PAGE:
A Seventh-day Adventist congregation in the center of Tokyo, Japan, had dwindled to fewer than 10 active members, prompting fears it would be closed.
Instead, local leaders of the movement designated the church as the "Setagaya Youth Church," and today, membership is thriving as young adults continue to find nourishment for their faith.
The now-regular weekly Sabbath attendance of 25 to 30 people, one-third young adults, jumps to as many as 70 for a monthly Bible seminar. Many of the young people stay at the church over the weekend in sleeping bags, eating meals together, and going to the nearby onsen, or public bath, at night. On Saturday night there’s a fellowship time at the church for the young people.
“I enjoy this church because people in my age group are here”
Jin Kaidi, a Chinese young adult, age 23, is one of those young adults. He is studying chemistry at Tokyo Denki University, and began attending Adventist worship when Pastor Yasuki Aoki, who also is Youth Ministries Department director for the Japan Union Conference, invited him. Two years ago, Kaidi was baptized and now attends the Setagaya church.
“I enjoy this church because people in my age group are here,” he said.
Risa Horita, also 23, came from a non-religious family but found the Seventh-day Adventist Church while a student at Glendale Community College in California. She started attending the Setagaya Youth Church and participated in "Youth Rush Japan," an evangelistic outreach, last year. She said she “enjoys passing out tracts to homeless people along with a bottle of water.”
Church leaders, including Aoki and Daniel Fukuda, a youth literature evangelism leader who works for the Japan Union Conference, say the Setagaya Youth Church offers three programs—each once a month—with young adults in mind.
The “@Church” meetings are designed for people to invite their non-Christian friends to church for the weekend. Subjects include creation vs. evolution, what is the Bible, and what is Christianity. Every Thursday evening, there’s an English-Japanese language exchange meet-up gathering at the church for the community.
A deeper dive into Bible topics is offered via the “@Jesus” meetings. These have covered studies of Daniel and Revelation, 1844, the Three Angels Messages, and a program on how to give a Bible study.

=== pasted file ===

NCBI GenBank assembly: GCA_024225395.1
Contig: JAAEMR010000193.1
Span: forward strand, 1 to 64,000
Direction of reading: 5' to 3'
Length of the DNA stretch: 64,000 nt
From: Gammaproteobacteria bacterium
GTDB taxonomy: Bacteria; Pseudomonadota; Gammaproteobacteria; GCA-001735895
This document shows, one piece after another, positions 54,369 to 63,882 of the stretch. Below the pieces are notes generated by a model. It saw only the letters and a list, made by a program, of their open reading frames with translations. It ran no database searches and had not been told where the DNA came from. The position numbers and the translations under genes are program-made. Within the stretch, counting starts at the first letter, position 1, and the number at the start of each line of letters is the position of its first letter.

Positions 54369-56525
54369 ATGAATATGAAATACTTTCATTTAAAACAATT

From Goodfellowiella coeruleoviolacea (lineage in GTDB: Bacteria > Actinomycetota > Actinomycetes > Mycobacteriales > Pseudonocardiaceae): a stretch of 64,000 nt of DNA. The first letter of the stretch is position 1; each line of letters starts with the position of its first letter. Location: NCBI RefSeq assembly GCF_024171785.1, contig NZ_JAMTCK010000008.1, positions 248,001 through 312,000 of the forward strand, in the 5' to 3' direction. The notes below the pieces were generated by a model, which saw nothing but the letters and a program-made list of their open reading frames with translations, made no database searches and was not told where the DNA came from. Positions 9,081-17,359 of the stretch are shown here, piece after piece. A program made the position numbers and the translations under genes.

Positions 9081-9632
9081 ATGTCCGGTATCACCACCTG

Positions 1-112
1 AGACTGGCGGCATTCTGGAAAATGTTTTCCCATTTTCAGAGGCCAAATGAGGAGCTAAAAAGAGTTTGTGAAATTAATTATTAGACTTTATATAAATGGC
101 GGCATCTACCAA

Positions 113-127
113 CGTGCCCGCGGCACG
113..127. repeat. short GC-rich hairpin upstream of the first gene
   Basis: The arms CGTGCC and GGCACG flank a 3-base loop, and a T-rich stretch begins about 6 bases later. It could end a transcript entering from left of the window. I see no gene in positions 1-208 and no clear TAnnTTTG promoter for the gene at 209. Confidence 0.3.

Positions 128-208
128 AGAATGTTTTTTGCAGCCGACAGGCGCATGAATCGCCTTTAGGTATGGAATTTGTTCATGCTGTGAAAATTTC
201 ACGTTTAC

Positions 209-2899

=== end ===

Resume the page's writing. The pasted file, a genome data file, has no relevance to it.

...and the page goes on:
Practical evangelism is taught in the “@World” meetings. The congregation seeks to do as much volunteer work in the Setagaya district as possible. A group of community people gather at the Setagaya Church every other Friday to have special fellowship meeting on how to better serve the community. A special Christmas program drew 30 visitors from the neighborhood.
Over the next few years, the @World group will plan and organize two to three weeks of literature evangelism every winter, spring, and summer for young people at various locations all over Japan.
Perhaps the most ambitious effort is “Gideon 300,” where Setagaya seeks to equip 300 young people to become disciples and leaders for the church and send them out across Japan in evangelistic efforts.
Kameyama Hartuo, who after studying theology at an Adventist college in Thailand started a self-supporting media and discipleship training ministry, also attends the Setagaya Youth Church. He preaches and leads Bible study groups there, as needed.
“Beside producing media that is relevant to young people in Japan, which is my official ministry, I love going to restaurants and ‘Izakaya’ (Japanese bars) with non-Christian friends. Of course, I don't drink there, but these friends feel free to ask me about my faith and life style and then I can break down biblical concept of life as well as my conviction in Jesus.”
From a congregation on the brink of collapse, it appears that Setegaya Youth Church is now showing the way to revival in Japan.